That the days of Blackberry are numbered (not by weeks, but by years, of course, but still…), and that I cannot fathom why anyone would be a proponent of Windows Phone 7, when there are so many great choices already in the marketplace and both Google and Apple are so clearly leading in innovation and execution on so many (and different) levels.

What’s astounding to me is just how fast this change has come. In fact, the tectonic shift in the mobile OS sphere has happened SO fast, it’s almost hard to believe that just a short 18 months ago there really was not much Android use to speak of and not much Android… And wasn’t it yesterday that RIM’s Blackberry ruled the business roost? (To be honest, it still does… but there is a clear downward trend…).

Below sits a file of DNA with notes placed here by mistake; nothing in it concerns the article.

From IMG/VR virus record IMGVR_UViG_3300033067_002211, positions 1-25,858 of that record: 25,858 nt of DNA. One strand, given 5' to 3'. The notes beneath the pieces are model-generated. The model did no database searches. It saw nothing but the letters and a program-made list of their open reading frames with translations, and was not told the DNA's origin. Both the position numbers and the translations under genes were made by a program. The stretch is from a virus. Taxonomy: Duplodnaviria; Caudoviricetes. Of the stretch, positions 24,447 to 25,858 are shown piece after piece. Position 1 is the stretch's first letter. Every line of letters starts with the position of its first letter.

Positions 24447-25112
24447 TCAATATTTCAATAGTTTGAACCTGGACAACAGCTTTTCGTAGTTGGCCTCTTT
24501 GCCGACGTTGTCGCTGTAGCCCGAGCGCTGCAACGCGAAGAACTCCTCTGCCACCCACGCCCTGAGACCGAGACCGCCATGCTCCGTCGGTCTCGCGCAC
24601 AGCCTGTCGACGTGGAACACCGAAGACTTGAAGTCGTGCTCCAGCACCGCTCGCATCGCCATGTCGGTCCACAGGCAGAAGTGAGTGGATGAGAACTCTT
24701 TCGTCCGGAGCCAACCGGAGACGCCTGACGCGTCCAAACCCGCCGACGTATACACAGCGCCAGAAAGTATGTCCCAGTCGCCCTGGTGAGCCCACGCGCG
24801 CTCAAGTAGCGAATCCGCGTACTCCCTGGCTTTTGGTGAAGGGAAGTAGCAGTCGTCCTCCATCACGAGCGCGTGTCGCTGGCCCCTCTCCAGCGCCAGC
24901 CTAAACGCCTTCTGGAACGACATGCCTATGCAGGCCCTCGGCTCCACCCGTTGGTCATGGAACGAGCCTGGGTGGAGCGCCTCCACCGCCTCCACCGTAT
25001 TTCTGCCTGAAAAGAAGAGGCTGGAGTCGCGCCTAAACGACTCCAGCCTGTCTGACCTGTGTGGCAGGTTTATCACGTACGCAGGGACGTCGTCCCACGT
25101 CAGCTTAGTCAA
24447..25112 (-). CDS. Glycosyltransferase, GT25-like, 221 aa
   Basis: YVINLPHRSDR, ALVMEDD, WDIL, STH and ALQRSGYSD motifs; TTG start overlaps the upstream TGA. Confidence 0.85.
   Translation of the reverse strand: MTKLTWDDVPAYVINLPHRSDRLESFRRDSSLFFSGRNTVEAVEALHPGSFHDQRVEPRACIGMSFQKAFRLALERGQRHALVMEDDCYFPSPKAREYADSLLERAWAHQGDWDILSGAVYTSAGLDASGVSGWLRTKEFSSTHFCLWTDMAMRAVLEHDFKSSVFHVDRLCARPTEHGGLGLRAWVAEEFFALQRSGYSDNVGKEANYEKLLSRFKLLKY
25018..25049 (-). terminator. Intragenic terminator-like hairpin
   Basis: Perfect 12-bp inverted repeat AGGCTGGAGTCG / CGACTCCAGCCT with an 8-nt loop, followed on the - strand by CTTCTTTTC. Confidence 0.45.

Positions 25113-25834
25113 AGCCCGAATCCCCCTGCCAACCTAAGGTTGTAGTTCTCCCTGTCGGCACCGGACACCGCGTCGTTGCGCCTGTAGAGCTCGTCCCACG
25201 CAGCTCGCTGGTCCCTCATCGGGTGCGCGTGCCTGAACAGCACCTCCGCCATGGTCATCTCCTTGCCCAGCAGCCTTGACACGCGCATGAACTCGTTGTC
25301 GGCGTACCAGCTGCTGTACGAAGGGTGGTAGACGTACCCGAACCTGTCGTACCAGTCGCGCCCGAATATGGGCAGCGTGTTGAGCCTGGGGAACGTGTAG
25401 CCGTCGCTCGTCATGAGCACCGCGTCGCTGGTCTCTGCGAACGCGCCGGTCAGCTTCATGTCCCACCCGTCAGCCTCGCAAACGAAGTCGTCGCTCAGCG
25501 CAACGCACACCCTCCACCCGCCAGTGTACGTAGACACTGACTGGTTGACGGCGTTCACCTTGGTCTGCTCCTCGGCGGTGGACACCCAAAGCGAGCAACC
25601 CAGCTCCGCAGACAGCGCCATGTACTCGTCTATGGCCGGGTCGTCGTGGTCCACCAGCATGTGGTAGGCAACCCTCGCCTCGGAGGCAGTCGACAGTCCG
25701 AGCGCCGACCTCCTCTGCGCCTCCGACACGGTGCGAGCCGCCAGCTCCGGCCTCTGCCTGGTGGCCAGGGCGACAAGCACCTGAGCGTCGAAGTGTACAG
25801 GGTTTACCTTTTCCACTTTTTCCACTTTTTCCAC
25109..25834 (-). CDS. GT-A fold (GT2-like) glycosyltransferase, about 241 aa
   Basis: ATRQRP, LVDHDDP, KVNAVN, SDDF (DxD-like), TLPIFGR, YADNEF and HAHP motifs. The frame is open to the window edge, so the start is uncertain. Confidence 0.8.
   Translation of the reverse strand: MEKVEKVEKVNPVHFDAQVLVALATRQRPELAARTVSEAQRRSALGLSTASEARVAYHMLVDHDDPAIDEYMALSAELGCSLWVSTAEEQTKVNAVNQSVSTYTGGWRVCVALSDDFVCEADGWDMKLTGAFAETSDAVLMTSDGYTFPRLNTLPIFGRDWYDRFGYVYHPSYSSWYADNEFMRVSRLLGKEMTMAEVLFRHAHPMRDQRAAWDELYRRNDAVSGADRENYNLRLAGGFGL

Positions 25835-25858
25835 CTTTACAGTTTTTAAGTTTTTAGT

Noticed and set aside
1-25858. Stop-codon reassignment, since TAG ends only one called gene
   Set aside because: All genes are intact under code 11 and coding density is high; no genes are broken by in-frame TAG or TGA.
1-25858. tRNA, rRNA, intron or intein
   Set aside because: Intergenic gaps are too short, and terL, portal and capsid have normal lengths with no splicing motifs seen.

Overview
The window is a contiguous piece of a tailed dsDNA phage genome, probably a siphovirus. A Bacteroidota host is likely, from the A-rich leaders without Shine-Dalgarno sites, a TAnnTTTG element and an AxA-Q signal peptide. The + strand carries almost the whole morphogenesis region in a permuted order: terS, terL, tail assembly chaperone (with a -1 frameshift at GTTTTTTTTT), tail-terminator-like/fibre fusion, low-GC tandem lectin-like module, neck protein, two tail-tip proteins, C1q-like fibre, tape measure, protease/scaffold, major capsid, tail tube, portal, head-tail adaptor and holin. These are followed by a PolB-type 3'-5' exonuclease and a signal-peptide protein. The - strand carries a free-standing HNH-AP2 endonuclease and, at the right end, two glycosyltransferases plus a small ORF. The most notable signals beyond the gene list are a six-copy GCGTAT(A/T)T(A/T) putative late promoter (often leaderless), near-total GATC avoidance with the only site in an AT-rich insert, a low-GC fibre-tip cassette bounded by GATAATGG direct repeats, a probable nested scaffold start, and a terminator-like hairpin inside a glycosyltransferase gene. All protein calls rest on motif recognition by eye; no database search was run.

Let’s face it even the iPhone has been blindsided by the Android revolution, which really came out of nowhere with such speed to a threatening position of preeminence that almost no one saw it coming. Yet…here it is!  And why?

One word: OPEN…

Two words: OPEN and ADS

The brilliance of Android is that it is an open platform and can be many things to many people and that sparks creativity on more than the level of simple apps… For example, I have three different keyboards on my Android (that I chose and installed) and two different (interesting) browsers…what great freedom to choose, to decide on even which components you want to plug and use on your device…!!!